The best guide for a successful relocation


Working in Norway



If you plan to work in Norway, you can count yourself lucky. According to the European Employee Index for 2010, Norway is the best country in the world in which to work! The report, which was conducted by Ennova, showed that 78 per cent of Norwegians feel secure in their job, 70 per cent find satisfaction in their work, and 62 per cent believe they could find another job if they wanted to. A strong economy and welfare state has created an environment of trust, confidence and optimism within the labour force.


If you come to Norway with a job, you can get right down to the business of working within a new culture. Norway’s work culture is generally very supportive of employees, and puts a strong emphasis on balancing the demands of one's work and home life. Your boss may even be concerned that you are working too hard or too much. Working hours are normally 8am to 4pm, with exceptions made for parents with small children, personal appointments, sickness, and national holidays. If there is a lot of snow or the day is unusually warm, the office may empty early. By law you will have four to five weeks of holiday.

Colleagues with families will normally leave work to pick up kids from school, or go straight home without stopping to socialise. Expats may search the office at 4:05pm, only to find that all their Norwegian colleagues have already gone home. Don’t expect Norwegians to work after hours. Some expats find that outside of work hours, the office can be a lonely place. International companies are increasingly using English as the working language, but there is still a strong emphasis placed on Norwegian in the office space.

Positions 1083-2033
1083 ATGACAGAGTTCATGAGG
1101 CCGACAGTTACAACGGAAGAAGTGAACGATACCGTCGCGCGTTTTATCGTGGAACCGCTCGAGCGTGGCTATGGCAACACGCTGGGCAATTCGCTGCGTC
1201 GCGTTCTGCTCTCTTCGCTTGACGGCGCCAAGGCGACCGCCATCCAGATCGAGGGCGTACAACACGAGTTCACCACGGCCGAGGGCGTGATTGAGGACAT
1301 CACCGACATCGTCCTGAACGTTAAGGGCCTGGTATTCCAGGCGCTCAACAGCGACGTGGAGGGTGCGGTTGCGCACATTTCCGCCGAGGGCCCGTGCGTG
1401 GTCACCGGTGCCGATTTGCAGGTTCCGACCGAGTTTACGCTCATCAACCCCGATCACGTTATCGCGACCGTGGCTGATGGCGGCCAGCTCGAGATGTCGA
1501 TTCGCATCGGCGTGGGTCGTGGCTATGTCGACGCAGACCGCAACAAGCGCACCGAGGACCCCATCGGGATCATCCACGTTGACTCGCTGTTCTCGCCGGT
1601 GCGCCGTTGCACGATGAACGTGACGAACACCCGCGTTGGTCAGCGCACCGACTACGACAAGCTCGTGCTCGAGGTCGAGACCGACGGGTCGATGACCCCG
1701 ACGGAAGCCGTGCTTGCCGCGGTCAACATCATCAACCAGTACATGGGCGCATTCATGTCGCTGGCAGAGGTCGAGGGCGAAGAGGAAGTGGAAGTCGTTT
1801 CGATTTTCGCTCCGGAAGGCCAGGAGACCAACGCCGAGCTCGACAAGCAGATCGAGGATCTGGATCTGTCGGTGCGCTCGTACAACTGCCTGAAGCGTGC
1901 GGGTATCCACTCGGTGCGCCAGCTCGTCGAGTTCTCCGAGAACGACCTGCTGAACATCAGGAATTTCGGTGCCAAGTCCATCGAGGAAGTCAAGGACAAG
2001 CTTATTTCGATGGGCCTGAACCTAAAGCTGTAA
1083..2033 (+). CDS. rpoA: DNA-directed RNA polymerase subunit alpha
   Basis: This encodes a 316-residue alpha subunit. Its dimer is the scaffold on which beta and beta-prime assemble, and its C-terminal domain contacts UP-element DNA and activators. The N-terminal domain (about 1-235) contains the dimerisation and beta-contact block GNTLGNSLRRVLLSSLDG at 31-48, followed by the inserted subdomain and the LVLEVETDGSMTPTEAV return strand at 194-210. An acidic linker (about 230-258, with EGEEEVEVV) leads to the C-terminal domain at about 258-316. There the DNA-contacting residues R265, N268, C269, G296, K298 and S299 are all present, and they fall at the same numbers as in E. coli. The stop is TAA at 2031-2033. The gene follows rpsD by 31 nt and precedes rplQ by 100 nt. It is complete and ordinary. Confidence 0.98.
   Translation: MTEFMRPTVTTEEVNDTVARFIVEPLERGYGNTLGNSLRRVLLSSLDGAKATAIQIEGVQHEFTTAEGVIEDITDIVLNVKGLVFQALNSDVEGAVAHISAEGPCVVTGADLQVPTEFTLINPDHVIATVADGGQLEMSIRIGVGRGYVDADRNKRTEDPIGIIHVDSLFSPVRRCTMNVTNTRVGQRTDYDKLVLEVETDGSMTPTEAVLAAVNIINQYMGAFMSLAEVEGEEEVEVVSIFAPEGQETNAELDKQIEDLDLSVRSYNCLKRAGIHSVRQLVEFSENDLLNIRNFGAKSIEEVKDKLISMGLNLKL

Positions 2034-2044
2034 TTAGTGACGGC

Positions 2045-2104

Norway’s robust economy offers many opportunities for expats, particularly those in the fields of engineering, IT, research and finance. Most expats find work within the shipping, energy, and oil and gas industries. Norway survived the 2008 financial crisis better than most of Europe, and its already-stable economy is improving. The largest employers in Norway are: Aker, Norsk Hydro, Telenor, Orkla, Aker Kvaerner and Statoil.

With a low unemployment rate (approx 3 per cent in July 2012), there are often many open positions. However, being a small market, it may be a challenge to find a position that best fits your background and profile. Multinational firms often hire expats, even if they don’t speak Norwegian. Otherwise, the general feeling is that employees should know Norwegian and have some experience of the Norwegian market.


It is important that you have documentation to prove your skills and your previous work experience. Make sure that school certificates, diplomas and references from previous employers are translated into Norwegian. English documents need no translation.




If you experience discrimination at your place of work, you can contact the Equality and Anti-discrimination Ombud - Likestillings- og Diskrimineringsombudet.


The Working Environment Act, Arbeidsmiljøloven, protects against discrimination and unfair treatment. on grounds of race, colour, national or ethnic origin, homosexuality or disability in employment and promotion cases (The Working Environment Act, section 55A).


The Act also protects against harassment and improper conduct (section 12) and unfair dismissal (section 60).




General information on laws and rules regulating Norwegian working life can be found in the following websites:: (The Directorate of Labour Inspection)

The European Agency for Safety and Health at Work - information in Englsih about the working environment in Norway - The Norwegian Confederation of Trade Unions (The Norwegian Labour and Welfare organisation)






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